Applicant Bears Onus to Prove Treatments are Reasonable and Necessary - RB v Aviva Insurance Canada, LAT 17-001238 2017

December 04, 2017, Kitchener, Ontario

Posted by: Robert Deutschmann, Personal Injury Lawyer

RB v Aviva Insurance Canada, LAT 17-001238 2017 CanLII 76926 (ON LAT)

Date: November 2, 2017
Heard Before: Adjudicator Billeh Hamud

ENTITLEMENT TO BENEFITS: treatment plans must be reasonable and necessary; applicant bears onus to prove so

RB was injured in a car accident on August 14, 2015 and sought benefits pursuant to SABS but when Aviva denied four treatment plans for various medical benefits and an examination, and mediation failed, RB applied for arbitration at the LAT.


  1. Is RB entitled to payments for the cost of examinations in the amount of $1,994.72 for orthopaedic assessment in a treatment plan dated November 25, 2015?
  2. Is RB entitled to receive a medical benefit in the amount of $1.296.99 for chiropractic services in a treatment plan dated November 30, 2015?
  3. Is RB entitled to receive a medical benefit in the amount of $4,617.27 for chiropractic services in a treatment plan dated January 24, 2016?
  4. Is RB entitled to receive a medical benefit in the amount of $4,268.24 for chiropractic services in a treatment plan dated March 27, 2016?
  5. Is Aviva liable to pay an award under s.10 of Regulation 664 because it unreasonably withheld or delayed payments to RB?
  6. Is RB entitled to interest on any overdue payment of benefits?


  1. RB is not entitled to payment for the cost of an examination for an orthopedic assessment.
  2. The treatment and assessment plans dated November 30, 2015 and January 24, 2015 are reasonable and necessary.
  3. The treatment and assessment plan dated March 27, 2016 is not reasonable and necessary.
  4. Aviva is not liable to pay an award under s.10 of Regulation 664 because it did not unreasonably withhold payment of any benefit.
  5. RB is entitled to interest in accordance with the Schedule.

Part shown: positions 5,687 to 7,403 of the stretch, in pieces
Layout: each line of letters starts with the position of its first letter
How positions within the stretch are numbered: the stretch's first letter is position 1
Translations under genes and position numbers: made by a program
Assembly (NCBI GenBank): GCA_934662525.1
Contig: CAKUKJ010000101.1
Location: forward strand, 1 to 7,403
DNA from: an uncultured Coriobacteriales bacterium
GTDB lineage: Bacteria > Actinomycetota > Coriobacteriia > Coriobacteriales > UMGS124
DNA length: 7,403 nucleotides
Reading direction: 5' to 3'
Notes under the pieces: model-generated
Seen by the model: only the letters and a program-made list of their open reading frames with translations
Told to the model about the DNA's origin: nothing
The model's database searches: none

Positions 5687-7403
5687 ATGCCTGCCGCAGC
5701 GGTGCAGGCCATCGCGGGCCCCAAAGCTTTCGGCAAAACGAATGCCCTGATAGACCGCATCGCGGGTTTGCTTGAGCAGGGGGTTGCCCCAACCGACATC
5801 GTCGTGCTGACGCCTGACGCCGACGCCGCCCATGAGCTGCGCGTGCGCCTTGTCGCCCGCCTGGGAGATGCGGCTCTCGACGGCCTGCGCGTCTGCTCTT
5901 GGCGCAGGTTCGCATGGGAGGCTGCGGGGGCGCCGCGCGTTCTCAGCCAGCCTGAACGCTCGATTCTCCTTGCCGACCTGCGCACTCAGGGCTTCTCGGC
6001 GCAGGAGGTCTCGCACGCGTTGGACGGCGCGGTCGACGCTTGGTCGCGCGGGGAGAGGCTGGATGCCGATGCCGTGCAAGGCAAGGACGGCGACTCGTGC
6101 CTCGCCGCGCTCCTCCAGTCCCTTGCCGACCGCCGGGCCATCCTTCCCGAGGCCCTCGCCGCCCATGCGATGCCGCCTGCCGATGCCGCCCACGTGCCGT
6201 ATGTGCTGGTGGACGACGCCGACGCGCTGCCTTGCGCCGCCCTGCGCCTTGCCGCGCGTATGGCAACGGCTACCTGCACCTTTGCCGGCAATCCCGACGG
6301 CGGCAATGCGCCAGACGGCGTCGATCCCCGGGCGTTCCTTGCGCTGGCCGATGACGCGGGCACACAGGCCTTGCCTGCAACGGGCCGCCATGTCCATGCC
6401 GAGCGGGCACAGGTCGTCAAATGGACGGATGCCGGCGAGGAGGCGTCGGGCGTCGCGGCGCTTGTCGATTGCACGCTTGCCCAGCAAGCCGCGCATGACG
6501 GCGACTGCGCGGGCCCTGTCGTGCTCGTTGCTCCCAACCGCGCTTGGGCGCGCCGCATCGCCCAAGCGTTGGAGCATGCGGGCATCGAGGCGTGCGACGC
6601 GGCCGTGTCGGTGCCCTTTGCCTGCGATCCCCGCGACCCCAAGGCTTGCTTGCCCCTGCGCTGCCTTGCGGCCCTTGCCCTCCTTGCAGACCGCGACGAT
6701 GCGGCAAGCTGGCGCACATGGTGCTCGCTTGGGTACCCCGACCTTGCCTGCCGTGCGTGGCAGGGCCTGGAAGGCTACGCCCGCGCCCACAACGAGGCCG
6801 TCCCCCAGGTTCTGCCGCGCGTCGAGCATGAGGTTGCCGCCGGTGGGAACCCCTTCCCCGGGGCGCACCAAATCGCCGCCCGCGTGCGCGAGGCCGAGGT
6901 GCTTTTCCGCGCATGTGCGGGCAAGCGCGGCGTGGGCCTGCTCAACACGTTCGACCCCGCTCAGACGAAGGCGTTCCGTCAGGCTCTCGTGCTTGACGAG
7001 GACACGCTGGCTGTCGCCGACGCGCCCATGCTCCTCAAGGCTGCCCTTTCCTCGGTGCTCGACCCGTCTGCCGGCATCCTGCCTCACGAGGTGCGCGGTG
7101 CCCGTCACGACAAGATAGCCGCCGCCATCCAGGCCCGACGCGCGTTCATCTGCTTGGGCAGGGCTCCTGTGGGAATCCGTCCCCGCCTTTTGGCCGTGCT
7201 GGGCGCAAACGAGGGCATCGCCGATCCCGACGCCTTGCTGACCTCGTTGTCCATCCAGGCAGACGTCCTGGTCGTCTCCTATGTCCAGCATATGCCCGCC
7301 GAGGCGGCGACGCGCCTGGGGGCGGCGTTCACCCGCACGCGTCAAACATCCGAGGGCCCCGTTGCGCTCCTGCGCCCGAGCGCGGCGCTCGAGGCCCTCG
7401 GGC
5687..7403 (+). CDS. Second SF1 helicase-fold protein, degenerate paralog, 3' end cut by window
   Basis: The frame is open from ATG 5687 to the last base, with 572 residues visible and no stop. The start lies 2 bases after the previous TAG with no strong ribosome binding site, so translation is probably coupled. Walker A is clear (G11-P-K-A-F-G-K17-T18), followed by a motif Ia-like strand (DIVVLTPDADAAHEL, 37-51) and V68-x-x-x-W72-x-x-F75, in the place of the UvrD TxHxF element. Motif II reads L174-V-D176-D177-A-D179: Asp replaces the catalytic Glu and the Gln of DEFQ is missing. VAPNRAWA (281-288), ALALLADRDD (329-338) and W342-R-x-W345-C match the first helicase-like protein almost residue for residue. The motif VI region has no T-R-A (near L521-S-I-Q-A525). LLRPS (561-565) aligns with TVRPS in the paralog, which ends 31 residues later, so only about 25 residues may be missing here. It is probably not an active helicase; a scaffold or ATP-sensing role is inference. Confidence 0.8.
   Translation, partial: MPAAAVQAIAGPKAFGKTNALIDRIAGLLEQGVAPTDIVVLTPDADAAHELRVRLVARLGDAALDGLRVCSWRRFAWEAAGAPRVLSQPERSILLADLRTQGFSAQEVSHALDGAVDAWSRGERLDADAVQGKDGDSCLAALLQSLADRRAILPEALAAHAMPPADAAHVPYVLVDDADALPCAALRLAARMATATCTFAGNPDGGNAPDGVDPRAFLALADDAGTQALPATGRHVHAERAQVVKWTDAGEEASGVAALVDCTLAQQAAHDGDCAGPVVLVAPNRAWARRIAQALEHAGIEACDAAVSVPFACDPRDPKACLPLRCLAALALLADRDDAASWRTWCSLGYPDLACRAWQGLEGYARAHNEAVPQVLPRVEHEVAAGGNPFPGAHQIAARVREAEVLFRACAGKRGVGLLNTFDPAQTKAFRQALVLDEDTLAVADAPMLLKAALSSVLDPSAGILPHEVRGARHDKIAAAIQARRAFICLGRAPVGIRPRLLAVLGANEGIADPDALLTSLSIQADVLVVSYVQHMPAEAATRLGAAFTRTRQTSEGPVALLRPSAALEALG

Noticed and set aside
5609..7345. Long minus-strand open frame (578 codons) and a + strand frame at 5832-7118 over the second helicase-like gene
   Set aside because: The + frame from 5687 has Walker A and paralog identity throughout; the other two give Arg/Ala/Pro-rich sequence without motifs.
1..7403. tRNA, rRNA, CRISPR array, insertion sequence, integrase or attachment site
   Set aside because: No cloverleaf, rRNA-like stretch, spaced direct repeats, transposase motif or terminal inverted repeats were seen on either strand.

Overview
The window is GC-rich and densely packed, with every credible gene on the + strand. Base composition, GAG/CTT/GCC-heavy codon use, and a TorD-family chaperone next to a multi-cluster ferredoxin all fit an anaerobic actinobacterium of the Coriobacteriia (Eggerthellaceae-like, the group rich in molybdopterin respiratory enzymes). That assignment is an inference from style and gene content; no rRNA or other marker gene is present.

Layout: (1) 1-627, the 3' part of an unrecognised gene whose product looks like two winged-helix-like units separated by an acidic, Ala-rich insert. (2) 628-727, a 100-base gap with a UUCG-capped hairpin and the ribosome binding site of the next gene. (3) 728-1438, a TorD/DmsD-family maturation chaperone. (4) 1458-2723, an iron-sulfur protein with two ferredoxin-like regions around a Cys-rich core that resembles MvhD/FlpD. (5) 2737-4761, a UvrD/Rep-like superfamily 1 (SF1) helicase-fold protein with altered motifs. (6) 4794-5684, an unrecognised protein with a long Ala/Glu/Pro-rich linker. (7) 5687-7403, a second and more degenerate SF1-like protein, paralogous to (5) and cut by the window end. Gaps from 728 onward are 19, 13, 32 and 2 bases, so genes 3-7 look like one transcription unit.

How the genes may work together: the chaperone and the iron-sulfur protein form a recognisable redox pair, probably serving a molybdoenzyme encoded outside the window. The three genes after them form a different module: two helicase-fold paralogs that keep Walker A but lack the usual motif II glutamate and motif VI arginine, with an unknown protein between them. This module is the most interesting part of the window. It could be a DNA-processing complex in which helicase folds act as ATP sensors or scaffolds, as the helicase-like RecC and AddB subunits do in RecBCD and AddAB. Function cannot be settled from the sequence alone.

On November 25, 2015, Dr. Frederic Langer, RB’s Orthopaedic Surgeon, completed the OCF-18 noting injuries and recommending an orthopaedic assessment based on the reported injuries of RB which suggested musculoskeletal/ligamentous injuries. Aviva denied treatment and assessment plan and stated that they were unable to determine whether the recommendations were reasonably required based on the injuries sustained in the accident. Aviva also noted that the type of treatment did not appear consistent with the patient’s diagnosis and that treatment appeared to focus on passive care without an active rehabilitation phase. Aviva also provided notice to RB for a s.44 examination. In their submissions, Aviva concedes that the denial of Dr. Langer’s OCF-18 was made in error because it made reference to chiropractic and massage therapy rather than his recommended orthopaedic assessment.

RB bears the onus of providing sufficient evidence to prove the given treatment and assessment plan is reasonable and necessary. The Adjudicator found RB is not entitled to the cost of an orthopaedic assessment because he failed to provide sufficient evidence to demonstrate that an orthopaedic assessment is reasonable and necessary based on the injuries.

The Adjudicator found that on the basis of the evidence that RB is entitled to a medical benefit for two out of the three treatment plans as the medical expenses are reasonable and necessary as a result of the accident. The treatment’s goal of pain reduction, increasing strength and increasing range of motion to be reasonable and necessary.

Posted under Accident Benefit News, Automobile Accident Benefits, Car Accidents, LAT Case, LAT Decisions, Treatment

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